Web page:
If you conclude that the profiles represent the same object, you need to determine which EUID to retain and then merge the profiles. For a description of the merge process, see Merging Profiles on the EDM.
If you conclude that two potential duplicate profiles do not represent the same object, you can mark the profiles as being resolved. Doing this does not change any information for either profile, but it flags them as not being potential duplicates of one another. There are two methods of resolving potential duplicates.
Resolve – This type of resolution allows the profiles to be listed as potential duplicates again if one of the profiles is updated and, after its potential duplicates are reevaluated, the profiles still have a matching weight above the duplicate threshold.
Resolve Permanently – This type of resolution marks the profiles as not being duplicates, and does not allow the pair to be listed as duplicates after any future updates to either record. This is a permanent resolution.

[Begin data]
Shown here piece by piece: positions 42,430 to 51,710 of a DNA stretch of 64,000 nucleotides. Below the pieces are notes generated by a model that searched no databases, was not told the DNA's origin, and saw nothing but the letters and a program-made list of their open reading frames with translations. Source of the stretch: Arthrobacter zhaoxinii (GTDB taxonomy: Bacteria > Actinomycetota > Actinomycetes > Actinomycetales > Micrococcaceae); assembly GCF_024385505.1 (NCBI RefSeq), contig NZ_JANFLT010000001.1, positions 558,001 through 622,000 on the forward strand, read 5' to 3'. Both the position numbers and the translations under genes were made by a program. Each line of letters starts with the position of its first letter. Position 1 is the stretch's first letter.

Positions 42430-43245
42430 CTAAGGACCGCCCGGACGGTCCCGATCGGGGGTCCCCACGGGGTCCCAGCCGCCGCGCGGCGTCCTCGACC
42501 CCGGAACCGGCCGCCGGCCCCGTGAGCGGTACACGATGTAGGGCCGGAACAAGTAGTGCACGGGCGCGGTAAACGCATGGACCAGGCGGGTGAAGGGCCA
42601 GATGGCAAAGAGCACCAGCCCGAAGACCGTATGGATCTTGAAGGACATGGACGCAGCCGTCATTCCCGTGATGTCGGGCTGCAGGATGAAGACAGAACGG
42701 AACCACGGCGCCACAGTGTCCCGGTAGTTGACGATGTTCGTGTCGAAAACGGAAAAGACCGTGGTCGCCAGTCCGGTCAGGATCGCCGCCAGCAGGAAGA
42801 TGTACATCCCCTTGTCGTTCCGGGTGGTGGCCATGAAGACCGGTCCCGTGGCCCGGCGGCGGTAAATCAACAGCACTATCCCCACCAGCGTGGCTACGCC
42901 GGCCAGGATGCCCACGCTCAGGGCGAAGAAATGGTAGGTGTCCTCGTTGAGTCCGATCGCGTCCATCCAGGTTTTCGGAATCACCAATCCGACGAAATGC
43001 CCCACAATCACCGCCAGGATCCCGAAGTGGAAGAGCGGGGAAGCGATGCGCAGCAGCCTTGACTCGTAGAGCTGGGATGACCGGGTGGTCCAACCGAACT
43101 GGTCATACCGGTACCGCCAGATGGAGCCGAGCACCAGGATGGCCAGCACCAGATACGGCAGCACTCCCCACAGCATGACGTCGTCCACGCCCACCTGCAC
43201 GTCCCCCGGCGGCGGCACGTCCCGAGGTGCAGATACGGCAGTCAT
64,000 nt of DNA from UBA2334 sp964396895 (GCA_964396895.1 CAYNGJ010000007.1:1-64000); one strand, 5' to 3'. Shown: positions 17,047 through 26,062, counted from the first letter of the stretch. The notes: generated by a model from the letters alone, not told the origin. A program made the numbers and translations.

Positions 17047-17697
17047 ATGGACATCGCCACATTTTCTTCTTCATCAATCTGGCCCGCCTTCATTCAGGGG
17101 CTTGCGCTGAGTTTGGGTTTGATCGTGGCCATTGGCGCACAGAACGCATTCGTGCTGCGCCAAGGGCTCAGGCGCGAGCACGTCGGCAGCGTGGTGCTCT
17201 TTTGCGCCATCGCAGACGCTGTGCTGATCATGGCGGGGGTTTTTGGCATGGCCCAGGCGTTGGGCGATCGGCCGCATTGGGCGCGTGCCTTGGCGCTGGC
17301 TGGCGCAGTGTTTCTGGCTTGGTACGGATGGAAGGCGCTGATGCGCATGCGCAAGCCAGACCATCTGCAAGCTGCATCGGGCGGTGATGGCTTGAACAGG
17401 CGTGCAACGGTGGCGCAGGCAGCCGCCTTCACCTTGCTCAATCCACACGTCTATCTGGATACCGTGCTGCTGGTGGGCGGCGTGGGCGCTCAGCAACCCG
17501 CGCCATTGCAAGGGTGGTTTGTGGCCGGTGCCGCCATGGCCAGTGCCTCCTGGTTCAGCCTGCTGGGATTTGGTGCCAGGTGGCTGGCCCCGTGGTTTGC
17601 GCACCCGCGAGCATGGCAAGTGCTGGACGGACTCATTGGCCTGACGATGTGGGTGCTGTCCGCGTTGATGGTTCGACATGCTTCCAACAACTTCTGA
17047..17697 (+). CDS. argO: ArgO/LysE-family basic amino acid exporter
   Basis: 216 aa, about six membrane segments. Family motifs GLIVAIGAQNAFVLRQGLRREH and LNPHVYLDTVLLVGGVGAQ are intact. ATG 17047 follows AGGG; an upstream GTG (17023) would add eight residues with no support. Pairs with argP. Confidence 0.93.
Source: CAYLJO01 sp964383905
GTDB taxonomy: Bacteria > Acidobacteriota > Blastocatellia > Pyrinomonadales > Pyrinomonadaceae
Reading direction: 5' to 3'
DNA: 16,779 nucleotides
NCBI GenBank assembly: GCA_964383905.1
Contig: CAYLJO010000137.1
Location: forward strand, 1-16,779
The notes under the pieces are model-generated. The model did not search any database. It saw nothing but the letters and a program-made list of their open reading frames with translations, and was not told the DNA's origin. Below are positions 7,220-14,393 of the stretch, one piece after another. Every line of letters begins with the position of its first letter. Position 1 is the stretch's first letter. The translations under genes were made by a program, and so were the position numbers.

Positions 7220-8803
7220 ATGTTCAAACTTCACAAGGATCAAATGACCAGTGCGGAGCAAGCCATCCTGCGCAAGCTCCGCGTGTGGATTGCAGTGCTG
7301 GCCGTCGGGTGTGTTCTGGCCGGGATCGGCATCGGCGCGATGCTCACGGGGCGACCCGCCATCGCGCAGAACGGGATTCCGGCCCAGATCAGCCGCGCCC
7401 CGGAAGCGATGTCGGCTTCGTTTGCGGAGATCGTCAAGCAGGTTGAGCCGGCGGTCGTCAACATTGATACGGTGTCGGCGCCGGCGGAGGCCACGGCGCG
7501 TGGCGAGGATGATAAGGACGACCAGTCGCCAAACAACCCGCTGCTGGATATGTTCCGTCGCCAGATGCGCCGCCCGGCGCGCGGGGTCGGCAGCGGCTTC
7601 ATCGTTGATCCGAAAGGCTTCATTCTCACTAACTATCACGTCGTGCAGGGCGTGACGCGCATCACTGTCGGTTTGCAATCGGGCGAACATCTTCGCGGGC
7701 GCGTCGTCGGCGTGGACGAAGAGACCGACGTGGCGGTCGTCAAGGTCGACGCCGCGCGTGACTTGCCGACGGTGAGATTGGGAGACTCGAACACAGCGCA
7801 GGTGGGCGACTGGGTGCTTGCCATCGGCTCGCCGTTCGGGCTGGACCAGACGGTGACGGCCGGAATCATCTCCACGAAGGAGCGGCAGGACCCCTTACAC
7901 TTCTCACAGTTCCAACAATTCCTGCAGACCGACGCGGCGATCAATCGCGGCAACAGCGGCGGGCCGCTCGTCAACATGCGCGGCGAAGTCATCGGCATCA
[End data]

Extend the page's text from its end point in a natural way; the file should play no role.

There are special circumstances for updating object profiles, such as cases where two users update the same profile at the same time, updating the SBR versus updating a system record, and so on.
If you have the same object profile open for editing as another EDM user, only the user who commits their changes first will be able to save their changes. If you try to commit changes after the first user clicks Commit, an error message appears and you will be unable to commit your changes. In order to update the profile with your changes, you must reload the profile by performing a search for that profile. You can then edit the profile and commit your changes.